NCDOT quietly begins project to widen I-40 from Raleigh Beltline to Johnston County

Ed Crump Image
Thursday, October 25, 2018
Relief on way for one of Triangle's most-congested highways
Relief on way for one of Triangle's most-congested highways.

RALEIGH, N.C. (WTVD) -- Relief is on the way for one of the most congested commutes in the Triangle.

Twelve miles of I-40 from the I-440 Beltline in Raleigh to Highway 42 in Johnston County is being widened.

"Going home or going to the beach it's so backed up and just congested and horrible," commuter Heather John told ABC11.

The work began quietly this week as crews started doing overnight prep work.

It will begin in earnest next month, according to NCDOT, when concrete barriers go up.

Beachgoer Diana Smith of Raleigh welcomed the news saying, "I think it's long overdue. And I hope they add more than one lane in either direction."

An NCDOT spokesperson said an additional two lanes will be added both east and westbound.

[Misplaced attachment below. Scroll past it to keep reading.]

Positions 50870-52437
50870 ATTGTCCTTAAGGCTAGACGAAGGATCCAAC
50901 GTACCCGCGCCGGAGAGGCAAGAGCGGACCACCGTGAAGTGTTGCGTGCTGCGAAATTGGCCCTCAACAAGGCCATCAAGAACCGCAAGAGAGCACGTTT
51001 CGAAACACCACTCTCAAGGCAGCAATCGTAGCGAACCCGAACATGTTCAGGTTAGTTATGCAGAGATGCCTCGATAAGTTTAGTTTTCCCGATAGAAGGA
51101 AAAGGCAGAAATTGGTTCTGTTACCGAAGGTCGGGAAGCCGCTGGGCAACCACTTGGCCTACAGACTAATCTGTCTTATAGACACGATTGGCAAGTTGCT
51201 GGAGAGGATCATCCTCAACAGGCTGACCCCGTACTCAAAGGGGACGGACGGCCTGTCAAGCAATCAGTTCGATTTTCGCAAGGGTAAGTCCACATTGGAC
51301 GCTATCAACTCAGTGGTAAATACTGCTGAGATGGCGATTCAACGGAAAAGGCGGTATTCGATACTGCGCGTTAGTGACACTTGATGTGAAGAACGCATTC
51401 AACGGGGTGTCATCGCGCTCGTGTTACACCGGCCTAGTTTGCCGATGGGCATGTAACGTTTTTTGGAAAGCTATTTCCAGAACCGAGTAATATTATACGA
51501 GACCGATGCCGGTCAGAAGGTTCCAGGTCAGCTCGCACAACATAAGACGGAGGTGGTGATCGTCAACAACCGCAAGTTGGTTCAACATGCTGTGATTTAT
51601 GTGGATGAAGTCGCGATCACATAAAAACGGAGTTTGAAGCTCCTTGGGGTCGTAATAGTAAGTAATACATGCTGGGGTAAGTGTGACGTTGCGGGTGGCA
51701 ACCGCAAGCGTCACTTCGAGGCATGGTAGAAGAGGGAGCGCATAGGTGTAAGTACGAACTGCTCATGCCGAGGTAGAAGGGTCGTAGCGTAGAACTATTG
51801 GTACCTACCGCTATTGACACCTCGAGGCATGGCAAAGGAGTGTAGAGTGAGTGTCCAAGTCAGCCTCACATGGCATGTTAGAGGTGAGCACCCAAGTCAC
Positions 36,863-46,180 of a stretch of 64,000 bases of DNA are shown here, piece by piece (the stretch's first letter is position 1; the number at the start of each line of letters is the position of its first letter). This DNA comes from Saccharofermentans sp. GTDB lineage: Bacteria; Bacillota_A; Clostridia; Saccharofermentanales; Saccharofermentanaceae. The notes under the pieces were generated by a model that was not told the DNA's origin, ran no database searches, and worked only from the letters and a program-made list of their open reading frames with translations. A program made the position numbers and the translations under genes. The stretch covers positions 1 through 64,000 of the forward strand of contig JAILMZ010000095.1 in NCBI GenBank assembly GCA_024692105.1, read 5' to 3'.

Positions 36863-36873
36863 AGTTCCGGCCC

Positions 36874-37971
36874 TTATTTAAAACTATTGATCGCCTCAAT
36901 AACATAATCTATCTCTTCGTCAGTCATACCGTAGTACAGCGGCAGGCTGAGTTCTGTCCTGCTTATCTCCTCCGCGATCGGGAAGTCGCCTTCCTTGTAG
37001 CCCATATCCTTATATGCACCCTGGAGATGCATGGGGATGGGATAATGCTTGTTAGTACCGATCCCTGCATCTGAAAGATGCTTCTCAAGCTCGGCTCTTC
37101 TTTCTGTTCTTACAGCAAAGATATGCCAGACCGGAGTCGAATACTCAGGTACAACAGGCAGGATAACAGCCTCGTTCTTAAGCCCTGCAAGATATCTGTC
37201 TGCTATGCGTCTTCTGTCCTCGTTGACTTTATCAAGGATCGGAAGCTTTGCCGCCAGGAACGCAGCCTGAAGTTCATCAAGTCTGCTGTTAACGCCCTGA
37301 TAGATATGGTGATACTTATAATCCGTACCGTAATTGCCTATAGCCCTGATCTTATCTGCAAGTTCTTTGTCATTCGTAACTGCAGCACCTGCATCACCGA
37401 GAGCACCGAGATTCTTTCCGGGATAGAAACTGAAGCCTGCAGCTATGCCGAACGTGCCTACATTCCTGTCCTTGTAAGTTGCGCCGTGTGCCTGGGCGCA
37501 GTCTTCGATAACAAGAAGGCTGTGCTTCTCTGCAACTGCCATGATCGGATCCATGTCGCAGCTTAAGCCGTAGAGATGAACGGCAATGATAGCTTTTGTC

Thirty years ago, when I-40 ended in Raleigh, it took three hours to get to New Hanover County beaches and four hours for some beaches beyond that on the southern coast of North Carolina.

The stretch to Wilmington was finished in December of 1990 and completed the 2,500-mile interstate which goes all the way to Barstow, California.

The Raleigh-to-Wilmington segment not only made the beach trip quicker and easier, but it also brought growth and prosperity to southeastern Wake County and Johnston County as well.

And with that growth came tons of traffic - traffic that will get an outlet when the widening is complete in 2022.

During the project, the DOT will try to disrupt traffic as little as possible.

The new lanes will be built first and traffic will be moved onto those lanes while the current lanes are upgraded.

But construction always brings additional congestion from rubberneckers and the limited space for vehicles to pull over when a driver has car trouble or wrecks.

Still, it's a welcome project.

"It'll be worth it. If it actually fixes our traffic problems in that area then it will be worth it," said Heather John.